Will Olivier Blanchard, the French macro-economics professor who was Chief Economist of the International Monetary Fund from 2008 to 2015, be the guiding light of our Finance Minister Nirmala Sitharaman’s “never-before” budget to be presented this Monday?
Few in India may have even a nodding acquaintance with Blanchard, who was quoted by Chief Economic Advisor, KV Subramanian, during the presentation on his Economic Survey to the media on Friday.
“If the interest rate paid by the government is less than the growth rate, then the intertemporal budget constraint facing the Government, no longer binds,” Blanchard had said and Subramanian went on to explain that “if the interest rate is lower than the growth rate, then the debt to GDP will decline”.
It is economic growth that leads to debt sustainability is the unambiguous message that he wanted to convey almost urging the government to go for an expansionary budget.
It is public expenditure that will crowd in private expenditure at this point in time and by all accounts it seems that the 2021-22 budget will be catalytic in character.
The national economy is expected to grow by 11% in 2021-22 riding on a negative growth of about 7.5% in the current financial year, which means that the GDP in absolute terms could be higher by just about 3 per cent over the absolute level of our economy in 2020. (11 minus 7.5 with approximations)
In content, vision, strategy and action this budget will have to bring at least the heft and vigour of the reforms-oriented presentation by Dr. Manmohan Singh in July, 1991. More than anytime in the recent past, this is the time to combine steps for some deep-going structural reforms along with the usual annual tax proposals/outlays for various programmes, which all budgets contain.
We can then divide the budget prognosis into two components: one to do with structural reforms and the other on taxes cum outlays.
In my view, the following four pillars could provide support for the reforms part.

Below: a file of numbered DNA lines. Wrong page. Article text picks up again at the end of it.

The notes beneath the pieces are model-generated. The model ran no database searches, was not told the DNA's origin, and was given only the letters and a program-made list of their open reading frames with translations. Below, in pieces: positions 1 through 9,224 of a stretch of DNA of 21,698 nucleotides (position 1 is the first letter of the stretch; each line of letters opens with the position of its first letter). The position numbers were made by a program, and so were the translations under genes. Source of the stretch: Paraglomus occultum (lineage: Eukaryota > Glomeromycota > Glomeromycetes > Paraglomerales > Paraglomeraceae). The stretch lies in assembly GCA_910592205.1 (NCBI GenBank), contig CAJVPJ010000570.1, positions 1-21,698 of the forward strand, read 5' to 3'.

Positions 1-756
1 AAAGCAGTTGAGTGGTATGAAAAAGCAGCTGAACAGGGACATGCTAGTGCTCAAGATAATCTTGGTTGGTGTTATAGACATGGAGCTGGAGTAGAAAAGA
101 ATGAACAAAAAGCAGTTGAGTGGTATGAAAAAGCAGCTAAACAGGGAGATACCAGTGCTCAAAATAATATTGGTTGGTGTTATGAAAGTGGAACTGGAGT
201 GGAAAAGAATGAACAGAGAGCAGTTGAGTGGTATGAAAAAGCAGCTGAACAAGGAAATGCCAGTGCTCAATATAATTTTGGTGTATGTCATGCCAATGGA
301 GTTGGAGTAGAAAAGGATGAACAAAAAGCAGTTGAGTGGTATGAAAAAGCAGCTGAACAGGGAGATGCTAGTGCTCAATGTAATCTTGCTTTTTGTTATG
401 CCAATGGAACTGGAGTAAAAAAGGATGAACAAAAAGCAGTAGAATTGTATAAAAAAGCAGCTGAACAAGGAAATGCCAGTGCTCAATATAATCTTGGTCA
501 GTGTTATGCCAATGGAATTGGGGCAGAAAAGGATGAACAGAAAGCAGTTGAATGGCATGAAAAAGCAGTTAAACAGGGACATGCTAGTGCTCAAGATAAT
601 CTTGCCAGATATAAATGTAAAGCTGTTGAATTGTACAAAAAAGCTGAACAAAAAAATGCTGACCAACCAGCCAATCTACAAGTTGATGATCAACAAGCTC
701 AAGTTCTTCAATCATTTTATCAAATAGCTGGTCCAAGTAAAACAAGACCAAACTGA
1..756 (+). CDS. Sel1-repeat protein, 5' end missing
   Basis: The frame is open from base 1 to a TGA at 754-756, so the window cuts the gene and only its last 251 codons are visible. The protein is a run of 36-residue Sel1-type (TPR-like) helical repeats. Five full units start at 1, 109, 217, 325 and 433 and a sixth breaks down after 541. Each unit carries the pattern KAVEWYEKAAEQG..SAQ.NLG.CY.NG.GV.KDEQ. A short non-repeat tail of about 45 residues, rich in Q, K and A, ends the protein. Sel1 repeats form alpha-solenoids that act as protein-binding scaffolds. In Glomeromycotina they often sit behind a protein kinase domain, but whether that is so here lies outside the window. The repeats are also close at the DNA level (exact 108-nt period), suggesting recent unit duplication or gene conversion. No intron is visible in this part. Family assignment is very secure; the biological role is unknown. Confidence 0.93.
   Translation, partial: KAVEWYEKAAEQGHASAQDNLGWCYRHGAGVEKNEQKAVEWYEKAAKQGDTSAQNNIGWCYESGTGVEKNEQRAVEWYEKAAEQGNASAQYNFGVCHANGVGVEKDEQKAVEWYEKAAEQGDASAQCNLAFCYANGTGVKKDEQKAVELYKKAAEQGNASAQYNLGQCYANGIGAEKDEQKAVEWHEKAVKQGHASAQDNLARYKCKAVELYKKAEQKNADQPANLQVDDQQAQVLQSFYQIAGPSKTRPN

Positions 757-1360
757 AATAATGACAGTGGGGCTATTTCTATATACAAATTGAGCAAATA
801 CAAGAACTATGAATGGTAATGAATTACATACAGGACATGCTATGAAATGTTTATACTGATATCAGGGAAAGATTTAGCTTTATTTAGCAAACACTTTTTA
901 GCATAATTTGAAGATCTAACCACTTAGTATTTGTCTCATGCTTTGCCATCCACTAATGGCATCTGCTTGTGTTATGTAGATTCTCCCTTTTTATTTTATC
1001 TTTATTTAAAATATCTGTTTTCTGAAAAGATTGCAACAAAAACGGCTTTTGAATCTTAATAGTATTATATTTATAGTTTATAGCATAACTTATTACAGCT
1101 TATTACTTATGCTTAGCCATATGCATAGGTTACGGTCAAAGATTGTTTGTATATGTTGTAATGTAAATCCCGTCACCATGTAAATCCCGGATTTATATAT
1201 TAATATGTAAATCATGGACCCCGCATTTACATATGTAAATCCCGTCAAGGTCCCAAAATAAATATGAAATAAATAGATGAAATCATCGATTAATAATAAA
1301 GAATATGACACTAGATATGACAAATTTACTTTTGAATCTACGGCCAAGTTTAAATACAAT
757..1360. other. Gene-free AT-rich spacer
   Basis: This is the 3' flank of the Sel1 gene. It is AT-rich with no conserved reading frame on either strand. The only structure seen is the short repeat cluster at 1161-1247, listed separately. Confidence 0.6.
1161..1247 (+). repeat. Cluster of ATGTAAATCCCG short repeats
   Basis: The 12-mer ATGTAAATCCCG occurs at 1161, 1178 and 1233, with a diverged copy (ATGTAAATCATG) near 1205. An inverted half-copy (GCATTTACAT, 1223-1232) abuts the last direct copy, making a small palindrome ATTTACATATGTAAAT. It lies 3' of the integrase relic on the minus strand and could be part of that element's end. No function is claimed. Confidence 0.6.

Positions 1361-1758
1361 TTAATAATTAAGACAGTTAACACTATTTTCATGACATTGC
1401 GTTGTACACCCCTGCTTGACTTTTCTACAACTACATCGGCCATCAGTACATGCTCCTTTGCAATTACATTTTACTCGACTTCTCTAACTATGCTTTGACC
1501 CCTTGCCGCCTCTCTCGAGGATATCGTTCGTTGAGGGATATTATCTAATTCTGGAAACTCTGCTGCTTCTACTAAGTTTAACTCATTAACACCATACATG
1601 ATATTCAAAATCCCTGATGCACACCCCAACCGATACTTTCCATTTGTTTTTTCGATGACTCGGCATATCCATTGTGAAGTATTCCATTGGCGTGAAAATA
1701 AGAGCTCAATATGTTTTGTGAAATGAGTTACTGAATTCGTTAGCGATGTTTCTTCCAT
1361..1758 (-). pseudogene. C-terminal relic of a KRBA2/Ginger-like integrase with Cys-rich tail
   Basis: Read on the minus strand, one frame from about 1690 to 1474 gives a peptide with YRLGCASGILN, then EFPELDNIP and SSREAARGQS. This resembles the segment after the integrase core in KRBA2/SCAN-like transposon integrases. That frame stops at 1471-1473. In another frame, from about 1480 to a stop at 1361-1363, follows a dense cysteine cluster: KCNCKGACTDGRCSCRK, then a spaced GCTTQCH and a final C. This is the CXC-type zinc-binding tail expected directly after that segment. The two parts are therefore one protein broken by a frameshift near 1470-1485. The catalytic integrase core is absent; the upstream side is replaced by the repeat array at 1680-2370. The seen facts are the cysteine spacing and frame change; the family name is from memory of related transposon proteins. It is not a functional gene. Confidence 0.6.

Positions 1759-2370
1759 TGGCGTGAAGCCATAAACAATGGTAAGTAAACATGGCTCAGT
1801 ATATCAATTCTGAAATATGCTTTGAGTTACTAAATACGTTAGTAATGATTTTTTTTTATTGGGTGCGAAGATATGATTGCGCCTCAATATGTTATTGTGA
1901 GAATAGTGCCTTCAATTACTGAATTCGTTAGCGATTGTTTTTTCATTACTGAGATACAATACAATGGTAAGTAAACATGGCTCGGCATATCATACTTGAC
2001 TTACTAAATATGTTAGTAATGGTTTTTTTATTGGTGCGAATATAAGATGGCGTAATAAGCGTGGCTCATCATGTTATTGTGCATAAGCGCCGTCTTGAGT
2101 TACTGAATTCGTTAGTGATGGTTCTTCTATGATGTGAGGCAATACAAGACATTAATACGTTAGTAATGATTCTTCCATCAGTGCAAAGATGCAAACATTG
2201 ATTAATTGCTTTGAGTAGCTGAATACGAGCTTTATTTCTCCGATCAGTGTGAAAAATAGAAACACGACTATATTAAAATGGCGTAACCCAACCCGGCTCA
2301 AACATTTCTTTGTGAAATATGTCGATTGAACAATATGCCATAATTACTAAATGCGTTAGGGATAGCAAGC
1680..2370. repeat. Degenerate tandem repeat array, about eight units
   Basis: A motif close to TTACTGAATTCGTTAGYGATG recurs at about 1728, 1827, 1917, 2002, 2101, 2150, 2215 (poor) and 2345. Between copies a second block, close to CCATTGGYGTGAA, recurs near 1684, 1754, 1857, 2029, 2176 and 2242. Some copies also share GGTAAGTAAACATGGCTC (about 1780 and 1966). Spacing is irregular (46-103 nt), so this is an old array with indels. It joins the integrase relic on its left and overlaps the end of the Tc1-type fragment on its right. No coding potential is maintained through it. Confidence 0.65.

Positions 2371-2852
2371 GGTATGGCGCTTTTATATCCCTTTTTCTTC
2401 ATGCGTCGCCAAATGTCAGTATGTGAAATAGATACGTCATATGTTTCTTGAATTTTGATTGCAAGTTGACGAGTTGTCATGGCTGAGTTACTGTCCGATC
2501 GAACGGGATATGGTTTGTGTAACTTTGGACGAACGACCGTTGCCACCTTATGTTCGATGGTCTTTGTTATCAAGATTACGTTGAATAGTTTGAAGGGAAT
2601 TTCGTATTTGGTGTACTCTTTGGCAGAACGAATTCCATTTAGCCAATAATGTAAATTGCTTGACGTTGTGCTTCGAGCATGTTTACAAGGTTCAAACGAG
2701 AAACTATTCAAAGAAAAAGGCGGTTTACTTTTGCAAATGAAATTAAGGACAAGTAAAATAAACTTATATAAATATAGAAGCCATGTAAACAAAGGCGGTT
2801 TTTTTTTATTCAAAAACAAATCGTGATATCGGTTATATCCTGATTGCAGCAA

• The government has listed 7492 projects under its Rs 111 lakh crore National Infrastructure Pipeline for the period up to 2025. Investments have to be attracted for infrastructure development in Transport, Energy, Water & Sanitation, Social & Commercial infrastructure and Logistics (https://indiainvestmentgrid.gov.in/national-infrastructure-pipeline).
The budget will have to announce either the creation of a new Developmental Financial Institution or expansion in the scope of activities of existing structures like the National Investment and Infrastructure Fund, which is India’s first sovereign wealth fund. Higher expenditure through public-private partnerships will boost growth, provide jobs and create demands for the core sectors like steel and cement.
• The time has come for the Government to stop being shy of disinvestment in public sector units. Under Atma Nirbhar, the Government stated that it will limit the presence of PSUs to one to four in strategic sectors and to privatise, merge or bring the remaining companies under a holding company. Companies in non-strategic sectors would see the government exiting completely. Defence, Atomic Energy, Railways, Banking and Insurance are some of the strategic sectors. Already, BPCL, Air India, Container Corporation and Shipping Corporation are listed for disinvestment apart from LIC. This budget should announce a list and a timeline for this process. Smaller PSU banks could also be privatised.